Do you go through life on autopilot? If so, you’re not alone. After all, we lead busy, and often stress filled lives. But, what if being on autopilot does us a great disservice? Deprives us of greater happiness and joy? And better health. That’s why the opposite of autopilot—Mindfulness—is getting so much hype.
Mindfulness is being aware of the present moment, without judging it. In other words, accepting what’s happening in the moment, without labeling it as good or bad, for example. Extensive research finds Mindfulness has numerous benefits. It improves our mental and physical health, and our overall well-being. And reduces stress.
You don’t have to meditate to be Mindful. Here are five ways to bring Mindfulness into your everyday life.
1) Take a breath: before you start your day, take three slow, deep belly breaths, in and out. This momentary pause calms our nervous system, breaks the loop of constant thinking, and evokes the "relaxation response." Just a few minutes of this a day can decrease our stress and make us less prone to disease. We can use it at anytime to calm ourselves, when needed.
2) Notice three things: whether you’re rushing to work, stuck in traffic, or taking a leisurely stroll, notice what you are experiencing through three senses - sight, sound, and touch. Take a few slow breaths and ask yourself: what are three things I see? For example, you might see the look on a passerby’s face, a storefront sign, or a piece of furniture. Then, what are three things I hear? Bird chirping, heels clicking on the ground, the wind? After that, what are three things I feel? The seat under you, your phone in your pocket, or the clothes against your skin? Engaging your senses brings you right into the present, and mindful moment.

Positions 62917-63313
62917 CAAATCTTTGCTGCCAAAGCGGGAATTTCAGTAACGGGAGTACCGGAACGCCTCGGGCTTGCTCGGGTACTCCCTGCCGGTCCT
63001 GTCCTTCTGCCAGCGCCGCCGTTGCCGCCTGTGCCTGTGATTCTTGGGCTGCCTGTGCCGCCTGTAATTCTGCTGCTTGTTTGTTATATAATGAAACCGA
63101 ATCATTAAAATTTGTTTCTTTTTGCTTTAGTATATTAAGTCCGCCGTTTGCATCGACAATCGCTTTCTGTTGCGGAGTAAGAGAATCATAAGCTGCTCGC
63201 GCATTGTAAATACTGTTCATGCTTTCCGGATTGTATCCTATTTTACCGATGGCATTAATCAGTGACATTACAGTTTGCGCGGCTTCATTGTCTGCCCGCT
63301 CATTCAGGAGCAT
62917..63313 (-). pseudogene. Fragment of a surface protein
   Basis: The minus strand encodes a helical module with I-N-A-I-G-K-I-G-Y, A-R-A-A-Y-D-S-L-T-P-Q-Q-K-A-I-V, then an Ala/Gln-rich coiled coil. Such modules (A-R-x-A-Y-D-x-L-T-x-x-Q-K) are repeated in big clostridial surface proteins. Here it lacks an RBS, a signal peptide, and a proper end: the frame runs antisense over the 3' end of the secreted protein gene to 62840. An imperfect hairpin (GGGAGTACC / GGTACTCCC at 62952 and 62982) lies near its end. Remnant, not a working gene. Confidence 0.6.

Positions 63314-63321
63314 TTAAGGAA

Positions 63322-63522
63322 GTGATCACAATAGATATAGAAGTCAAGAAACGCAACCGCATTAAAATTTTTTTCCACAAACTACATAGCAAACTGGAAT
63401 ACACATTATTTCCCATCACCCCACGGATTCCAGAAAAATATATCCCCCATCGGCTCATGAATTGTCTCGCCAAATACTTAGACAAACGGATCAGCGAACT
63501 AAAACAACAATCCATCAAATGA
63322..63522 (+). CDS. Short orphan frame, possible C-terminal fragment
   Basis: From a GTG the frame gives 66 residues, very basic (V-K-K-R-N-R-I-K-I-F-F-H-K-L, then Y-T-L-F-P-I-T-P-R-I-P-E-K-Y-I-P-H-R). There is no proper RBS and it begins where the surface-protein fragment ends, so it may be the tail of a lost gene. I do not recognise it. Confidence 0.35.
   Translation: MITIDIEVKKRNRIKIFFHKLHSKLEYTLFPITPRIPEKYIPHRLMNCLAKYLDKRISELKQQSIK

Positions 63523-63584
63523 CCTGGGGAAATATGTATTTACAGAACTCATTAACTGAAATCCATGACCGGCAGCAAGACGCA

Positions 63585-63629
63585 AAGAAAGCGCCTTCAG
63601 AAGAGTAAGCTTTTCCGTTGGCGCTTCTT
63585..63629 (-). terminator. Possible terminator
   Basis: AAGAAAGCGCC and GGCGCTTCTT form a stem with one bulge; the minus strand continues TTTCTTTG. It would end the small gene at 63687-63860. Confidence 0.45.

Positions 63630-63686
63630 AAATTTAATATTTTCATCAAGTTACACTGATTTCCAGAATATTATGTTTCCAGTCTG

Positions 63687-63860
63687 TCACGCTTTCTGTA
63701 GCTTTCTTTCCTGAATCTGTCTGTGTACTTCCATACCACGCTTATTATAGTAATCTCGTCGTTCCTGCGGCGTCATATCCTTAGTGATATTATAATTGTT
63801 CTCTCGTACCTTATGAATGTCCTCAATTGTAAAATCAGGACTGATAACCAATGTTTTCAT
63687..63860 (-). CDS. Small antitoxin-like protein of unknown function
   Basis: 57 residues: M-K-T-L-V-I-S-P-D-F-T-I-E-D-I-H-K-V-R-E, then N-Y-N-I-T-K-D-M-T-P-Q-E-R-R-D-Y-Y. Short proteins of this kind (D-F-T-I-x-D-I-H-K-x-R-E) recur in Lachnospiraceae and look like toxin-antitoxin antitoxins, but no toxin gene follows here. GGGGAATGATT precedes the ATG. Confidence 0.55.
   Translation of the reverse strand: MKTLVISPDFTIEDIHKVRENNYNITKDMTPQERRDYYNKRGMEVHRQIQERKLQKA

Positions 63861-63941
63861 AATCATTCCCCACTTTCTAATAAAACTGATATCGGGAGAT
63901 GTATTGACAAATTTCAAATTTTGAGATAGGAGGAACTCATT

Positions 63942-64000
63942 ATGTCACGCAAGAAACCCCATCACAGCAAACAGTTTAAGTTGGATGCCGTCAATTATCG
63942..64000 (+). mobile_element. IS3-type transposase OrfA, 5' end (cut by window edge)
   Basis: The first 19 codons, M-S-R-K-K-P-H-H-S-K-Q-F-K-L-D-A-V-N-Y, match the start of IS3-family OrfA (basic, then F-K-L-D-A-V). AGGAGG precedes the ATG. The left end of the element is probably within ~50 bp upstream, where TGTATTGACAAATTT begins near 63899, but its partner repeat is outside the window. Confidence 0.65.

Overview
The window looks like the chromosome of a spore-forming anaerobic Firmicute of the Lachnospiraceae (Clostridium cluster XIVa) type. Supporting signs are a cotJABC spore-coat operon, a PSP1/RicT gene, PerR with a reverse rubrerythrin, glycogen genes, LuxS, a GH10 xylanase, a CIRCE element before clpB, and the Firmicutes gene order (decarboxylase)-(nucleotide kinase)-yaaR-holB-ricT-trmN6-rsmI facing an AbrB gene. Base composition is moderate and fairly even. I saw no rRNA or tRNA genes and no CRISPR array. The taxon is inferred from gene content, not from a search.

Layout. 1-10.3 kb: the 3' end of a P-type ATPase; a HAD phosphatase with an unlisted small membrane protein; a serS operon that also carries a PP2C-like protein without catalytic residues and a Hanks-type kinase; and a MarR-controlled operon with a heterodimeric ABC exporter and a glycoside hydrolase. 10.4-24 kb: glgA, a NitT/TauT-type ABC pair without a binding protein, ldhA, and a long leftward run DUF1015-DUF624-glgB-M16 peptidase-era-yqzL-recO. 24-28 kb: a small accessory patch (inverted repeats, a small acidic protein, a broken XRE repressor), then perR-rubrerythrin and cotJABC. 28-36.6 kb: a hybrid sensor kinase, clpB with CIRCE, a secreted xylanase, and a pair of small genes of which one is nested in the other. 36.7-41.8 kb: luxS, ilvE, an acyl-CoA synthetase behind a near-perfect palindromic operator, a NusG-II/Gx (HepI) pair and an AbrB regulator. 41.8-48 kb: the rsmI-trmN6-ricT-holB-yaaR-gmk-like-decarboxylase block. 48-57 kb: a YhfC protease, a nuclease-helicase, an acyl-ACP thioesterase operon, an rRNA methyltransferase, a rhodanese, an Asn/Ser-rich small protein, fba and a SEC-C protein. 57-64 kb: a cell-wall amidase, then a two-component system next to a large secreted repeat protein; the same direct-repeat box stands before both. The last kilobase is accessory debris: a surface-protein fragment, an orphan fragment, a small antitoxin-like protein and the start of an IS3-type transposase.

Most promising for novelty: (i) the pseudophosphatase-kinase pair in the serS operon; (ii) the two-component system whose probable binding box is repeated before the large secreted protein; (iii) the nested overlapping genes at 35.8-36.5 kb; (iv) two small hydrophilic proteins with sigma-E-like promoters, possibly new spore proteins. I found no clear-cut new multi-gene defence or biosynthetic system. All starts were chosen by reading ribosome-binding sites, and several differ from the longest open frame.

3) Focus on the mundane: what do you normally do mindlessly? Brush your teeth, pet your dog or cat, or eat? See if you can bring your full attention to the task, instead of thinking about everything else but what you’re doing at the moment. Involve all your senses, slow down the process, and be fully present as it unfolds. Who knows, you may find what you’re doing enjoyable, and not boring.
4) Mind your thoughts: take a moment to notice what you’re thinking. Are you obsessing about something that happened in the past, or something that hasn’t (or may never) happen? If so, take a breath. Notice if you’re thinking negative thoughts. Without suppressing the thoughts, see if you can view the thoughts without judgment, and bring that non-judgment to yourself [instead of telling yourself you shouldn’t be thinking the thought(s)]. Try finding a way to accept what you’re thinking, and move on. Just by being aware, and accepting of negative thoughts helps to tame them, according to a recent New York Times article.
5) Check in with yourself: take a moment to bring your attention to your body, doing a mental scan from head to toe. Notice any feelings or sensations? Tightness or tension? Try observing what you’re experiencing without applying any commentary. Allow any thoughts, emotions or physical sensations to be. This is a form of body scan that can be very helpful in working with stress, anxiety, and physical pain.
By aiming to have moments when we’re fully present, without judgment, we increase our capacity to experience happiness and joy. Plus, we break the loop of constant thinking, and help to ease our minds and bodies.
If the idea of practicing Mindfulness appeals to you, access my free, 5-minute guided Mindfulness meditation here.